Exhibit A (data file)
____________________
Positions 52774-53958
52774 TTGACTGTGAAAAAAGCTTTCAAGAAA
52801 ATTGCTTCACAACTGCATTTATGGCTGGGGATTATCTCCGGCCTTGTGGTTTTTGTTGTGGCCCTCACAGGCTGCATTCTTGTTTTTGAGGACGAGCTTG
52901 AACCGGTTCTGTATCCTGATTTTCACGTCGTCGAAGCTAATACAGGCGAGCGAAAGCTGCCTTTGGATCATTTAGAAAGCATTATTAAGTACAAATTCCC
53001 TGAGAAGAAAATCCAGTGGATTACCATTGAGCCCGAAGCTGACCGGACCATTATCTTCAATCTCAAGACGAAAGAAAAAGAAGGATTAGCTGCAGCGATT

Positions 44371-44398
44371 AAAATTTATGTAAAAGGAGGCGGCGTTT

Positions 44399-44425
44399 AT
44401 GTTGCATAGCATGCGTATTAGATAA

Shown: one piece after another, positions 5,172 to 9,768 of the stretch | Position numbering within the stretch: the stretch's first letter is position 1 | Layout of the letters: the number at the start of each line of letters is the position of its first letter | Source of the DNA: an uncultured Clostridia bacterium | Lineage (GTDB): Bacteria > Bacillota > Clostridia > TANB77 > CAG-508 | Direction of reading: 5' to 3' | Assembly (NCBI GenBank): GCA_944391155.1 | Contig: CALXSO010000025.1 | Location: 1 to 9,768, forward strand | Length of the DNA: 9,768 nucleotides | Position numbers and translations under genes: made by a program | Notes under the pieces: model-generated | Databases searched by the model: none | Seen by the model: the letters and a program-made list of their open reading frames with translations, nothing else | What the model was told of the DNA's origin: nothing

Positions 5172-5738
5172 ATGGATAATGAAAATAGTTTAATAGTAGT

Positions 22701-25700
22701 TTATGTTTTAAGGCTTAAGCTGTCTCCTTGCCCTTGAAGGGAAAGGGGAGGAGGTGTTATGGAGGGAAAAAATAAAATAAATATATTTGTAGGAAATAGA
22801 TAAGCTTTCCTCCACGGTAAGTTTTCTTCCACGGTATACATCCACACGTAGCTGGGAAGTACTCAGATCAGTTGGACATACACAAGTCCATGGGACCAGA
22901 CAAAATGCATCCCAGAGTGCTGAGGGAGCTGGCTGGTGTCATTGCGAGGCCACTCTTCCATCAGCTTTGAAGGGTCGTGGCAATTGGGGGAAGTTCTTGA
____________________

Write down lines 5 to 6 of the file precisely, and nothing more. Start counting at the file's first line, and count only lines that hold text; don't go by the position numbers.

53001 TGAGAAGAAAATCCAGTGGATTACCATTGAGCCCGAAGCTGACCGGACCATTATCTTCAATCTCAAGACGAAAGAAAAAGAAGGATTAGCTGCAGCGATT

Positions 44371-44398